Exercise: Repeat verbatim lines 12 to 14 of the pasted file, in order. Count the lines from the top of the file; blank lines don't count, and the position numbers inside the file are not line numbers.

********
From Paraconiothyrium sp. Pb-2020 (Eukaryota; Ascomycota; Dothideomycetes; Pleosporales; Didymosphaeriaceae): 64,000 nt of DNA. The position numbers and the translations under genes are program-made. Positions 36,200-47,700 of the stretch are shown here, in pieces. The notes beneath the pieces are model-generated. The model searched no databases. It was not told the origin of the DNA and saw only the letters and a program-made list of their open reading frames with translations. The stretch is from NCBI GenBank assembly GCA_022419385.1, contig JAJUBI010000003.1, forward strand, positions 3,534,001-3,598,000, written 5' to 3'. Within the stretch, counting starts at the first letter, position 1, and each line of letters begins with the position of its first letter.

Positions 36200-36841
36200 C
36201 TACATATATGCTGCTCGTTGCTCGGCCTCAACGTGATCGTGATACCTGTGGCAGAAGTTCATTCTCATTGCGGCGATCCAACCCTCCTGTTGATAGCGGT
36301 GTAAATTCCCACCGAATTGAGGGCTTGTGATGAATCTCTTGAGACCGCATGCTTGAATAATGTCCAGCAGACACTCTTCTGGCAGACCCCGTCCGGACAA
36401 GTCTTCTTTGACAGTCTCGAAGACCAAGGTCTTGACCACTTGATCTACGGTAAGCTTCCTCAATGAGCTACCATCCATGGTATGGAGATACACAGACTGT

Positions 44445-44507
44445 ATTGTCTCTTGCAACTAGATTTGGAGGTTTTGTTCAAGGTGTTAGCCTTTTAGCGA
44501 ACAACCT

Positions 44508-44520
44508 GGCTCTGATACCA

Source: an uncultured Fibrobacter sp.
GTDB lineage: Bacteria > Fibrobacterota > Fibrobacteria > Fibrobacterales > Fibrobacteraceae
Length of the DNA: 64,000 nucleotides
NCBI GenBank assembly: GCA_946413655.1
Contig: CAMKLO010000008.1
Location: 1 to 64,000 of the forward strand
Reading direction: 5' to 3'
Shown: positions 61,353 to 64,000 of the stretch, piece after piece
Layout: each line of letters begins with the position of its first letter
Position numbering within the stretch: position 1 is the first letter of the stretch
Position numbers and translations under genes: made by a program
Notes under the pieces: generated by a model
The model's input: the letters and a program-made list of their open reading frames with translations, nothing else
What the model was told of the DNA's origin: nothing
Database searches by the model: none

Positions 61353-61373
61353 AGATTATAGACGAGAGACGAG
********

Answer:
Source: an uncultured Fibrobacter sp.
GTDB lineage: Bacteria > Fibrobacterota > Fibrobacteria > Fibrobacterales > Fibrobacteraceae
Length of the DNA: 64,000 nucleotides